|The Prime Minister with President Trump at the White House|
Author Shealah Craighead
Licence Copyright waived by the US government
The argument for quitting the single market and customs union is that it will enable the British government to negotiate trade deals with countries outside the EU. On the face of it it is an attractive proposition as the economies of many of the countries in Asia and the Americas are growing more rapidly than those of our European neighbours.
Despite the rapid growth of China and India the largest of those countries remains the USA. With a GDP of US$19.4 trillion its economy is even larger than that of the EU and is currently growing more rapidly. It shares our language, common law and political traditions. We have been close allies since 1941 despite upsets like Suez and Grenada. It ought to be easy to negotiate a trade deal with the USA. Especially as the current incumbent of the White House has declared himself in favour of one.
At least that is what one might think but how far (if at all) is it a realistic expectation? Not very, according to On the Rebound:Prospects for a US-UK Free Trade Agreement, a report by Ed Balls and Peter Sands of the Mossavar-Rahmani Center for Business and Government at Harvard Kennedy School. Together with a team of research students from Harvard and King's College, London the authors interviewed senior British and American civil servants, experts, academics and business leaders and made the following findings:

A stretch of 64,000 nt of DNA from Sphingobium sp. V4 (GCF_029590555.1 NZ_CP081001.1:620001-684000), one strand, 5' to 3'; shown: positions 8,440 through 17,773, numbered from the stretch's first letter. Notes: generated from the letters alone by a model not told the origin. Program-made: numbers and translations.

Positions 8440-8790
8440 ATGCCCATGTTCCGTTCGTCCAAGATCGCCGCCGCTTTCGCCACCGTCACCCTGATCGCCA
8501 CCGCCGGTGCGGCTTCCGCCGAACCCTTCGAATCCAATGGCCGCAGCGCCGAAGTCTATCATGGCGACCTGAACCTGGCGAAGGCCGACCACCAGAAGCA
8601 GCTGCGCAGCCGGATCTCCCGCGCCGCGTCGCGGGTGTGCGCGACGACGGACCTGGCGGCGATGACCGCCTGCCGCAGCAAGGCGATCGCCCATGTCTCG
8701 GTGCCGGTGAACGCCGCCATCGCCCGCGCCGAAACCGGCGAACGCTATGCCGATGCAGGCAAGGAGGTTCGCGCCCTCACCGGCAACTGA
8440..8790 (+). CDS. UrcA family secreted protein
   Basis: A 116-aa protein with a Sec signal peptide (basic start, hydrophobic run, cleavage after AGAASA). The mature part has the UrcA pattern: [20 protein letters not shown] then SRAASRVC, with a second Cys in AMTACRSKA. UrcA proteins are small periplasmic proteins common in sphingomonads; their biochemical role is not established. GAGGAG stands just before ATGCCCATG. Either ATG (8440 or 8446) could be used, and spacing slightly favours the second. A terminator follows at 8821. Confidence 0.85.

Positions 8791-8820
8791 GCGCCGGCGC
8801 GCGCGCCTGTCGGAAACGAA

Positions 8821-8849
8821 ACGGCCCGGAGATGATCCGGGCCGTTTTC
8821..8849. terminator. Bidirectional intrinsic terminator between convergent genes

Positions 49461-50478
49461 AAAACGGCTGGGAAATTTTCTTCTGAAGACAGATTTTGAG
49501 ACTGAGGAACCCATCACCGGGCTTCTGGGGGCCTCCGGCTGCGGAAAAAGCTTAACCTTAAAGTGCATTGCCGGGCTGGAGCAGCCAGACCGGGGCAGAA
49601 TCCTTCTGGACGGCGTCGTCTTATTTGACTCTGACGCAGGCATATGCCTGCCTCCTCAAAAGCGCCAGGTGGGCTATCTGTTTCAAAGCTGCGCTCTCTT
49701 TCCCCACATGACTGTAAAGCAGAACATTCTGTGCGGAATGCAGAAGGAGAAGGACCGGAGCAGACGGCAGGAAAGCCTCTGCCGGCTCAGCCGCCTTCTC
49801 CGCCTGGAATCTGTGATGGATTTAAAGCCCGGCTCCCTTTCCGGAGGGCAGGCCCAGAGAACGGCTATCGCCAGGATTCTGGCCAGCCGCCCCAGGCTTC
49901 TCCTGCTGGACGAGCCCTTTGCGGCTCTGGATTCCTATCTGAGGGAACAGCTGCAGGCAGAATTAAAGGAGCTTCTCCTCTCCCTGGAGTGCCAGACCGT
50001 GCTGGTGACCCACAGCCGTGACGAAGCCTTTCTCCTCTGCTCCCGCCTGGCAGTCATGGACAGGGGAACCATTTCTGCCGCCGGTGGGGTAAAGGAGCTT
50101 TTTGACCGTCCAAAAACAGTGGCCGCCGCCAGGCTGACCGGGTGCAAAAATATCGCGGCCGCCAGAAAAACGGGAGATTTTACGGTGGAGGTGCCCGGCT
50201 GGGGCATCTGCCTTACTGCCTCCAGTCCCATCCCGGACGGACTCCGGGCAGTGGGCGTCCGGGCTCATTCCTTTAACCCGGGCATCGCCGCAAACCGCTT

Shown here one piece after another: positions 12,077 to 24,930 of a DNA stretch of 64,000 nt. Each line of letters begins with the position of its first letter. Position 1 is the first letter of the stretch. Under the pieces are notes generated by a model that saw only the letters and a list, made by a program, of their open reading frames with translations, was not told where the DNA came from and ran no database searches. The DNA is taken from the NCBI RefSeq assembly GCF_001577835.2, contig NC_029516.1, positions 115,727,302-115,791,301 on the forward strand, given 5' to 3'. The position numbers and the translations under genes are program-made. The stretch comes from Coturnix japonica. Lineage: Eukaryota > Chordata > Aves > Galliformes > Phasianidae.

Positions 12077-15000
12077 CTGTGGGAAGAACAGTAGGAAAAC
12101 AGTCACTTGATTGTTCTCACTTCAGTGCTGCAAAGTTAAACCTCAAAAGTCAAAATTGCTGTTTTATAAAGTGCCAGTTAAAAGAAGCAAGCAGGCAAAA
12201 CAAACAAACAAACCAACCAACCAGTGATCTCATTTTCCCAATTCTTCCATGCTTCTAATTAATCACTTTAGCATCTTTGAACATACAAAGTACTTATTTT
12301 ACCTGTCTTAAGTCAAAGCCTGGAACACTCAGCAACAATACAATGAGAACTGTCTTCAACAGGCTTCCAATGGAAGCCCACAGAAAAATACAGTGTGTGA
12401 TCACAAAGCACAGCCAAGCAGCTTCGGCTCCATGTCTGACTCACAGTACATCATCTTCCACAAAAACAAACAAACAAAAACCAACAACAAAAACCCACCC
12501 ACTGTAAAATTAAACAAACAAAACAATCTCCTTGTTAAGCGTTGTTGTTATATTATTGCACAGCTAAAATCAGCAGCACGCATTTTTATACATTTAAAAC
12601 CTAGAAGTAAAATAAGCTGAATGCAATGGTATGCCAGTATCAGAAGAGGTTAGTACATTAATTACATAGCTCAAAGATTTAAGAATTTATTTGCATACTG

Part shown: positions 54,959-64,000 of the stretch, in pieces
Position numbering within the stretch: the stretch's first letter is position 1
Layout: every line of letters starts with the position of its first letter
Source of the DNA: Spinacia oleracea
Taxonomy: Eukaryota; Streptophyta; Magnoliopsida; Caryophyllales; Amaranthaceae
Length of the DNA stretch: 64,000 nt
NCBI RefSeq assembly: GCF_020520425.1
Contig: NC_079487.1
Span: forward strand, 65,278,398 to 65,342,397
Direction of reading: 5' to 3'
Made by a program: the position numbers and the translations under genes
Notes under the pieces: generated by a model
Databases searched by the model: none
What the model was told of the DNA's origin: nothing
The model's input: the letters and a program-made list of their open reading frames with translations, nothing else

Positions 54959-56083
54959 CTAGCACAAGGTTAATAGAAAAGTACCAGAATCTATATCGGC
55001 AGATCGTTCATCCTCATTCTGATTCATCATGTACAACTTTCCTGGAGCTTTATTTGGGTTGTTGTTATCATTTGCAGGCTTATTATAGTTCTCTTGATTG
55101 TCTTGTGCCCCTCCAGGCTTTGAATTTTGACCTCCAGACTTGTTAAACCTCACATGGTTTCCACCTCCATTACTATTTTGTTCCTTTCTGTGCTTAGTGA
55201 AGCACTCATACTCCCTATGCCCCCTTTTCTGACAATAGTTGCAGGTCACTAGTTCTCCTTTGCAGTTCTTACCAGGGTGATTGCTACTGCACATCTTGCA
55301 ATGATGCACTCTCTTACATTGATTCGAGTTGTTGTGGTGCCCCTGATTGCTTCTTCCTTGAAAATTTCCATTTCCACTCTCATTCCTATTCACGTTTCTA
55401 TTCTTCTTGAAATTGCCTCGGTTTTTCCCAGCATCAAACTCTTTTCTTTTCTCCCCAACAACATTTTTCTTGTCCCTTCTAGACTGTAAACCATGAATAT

- "The UK needs a deal, but it is unclear how committed the US is",
- "There is a clear power imbalance between the US and UK." Such imbalance lies not just in the relative economic disparity of the two countries but in the lack of experience of British officials in conducting trade negotiations.
- "The UK must strike a deal with the EU before it can negotiate an FTA with the US."
- The UK will have little to gain and will have to concede more on tariff reductions than the EU offered in the Transatlantic Trade and Investment Partnership negotiations."
- "The US demands on non-tariff and regulatory issues will be politically contentious and difficult for the UK to meet."
- "Negotiating non-tariff and regulatory issues will force the UK to choose between regulatory alignment with the US or EU."
- "The US cannot, or will not, concede on many British non-tariff and regulatory objectives."
The researchers concluded that "a US-UK FTA is only going to happen if the UK makes concessions that are unlikely to be politically acceptable and in any case, promises relatively limited upside for UK business."
If Ed Balls and Peter Sands are right, there is no reason to suppose that negotiating a trade deal with the USA will be any easier than the negotiations over the withdrawal agreement and future partnership with the remaining EU countries. Even if terms can be agreed they are unlikely to be as favourable as those we enjoy with other EU states. Distance and freight costs will prevent manufacturers in the UK taking full advantage of the economies of scale that we enjoy right now. In other words even if an FTA with thre USA can be agreed it may not be worth the effort and concessions.
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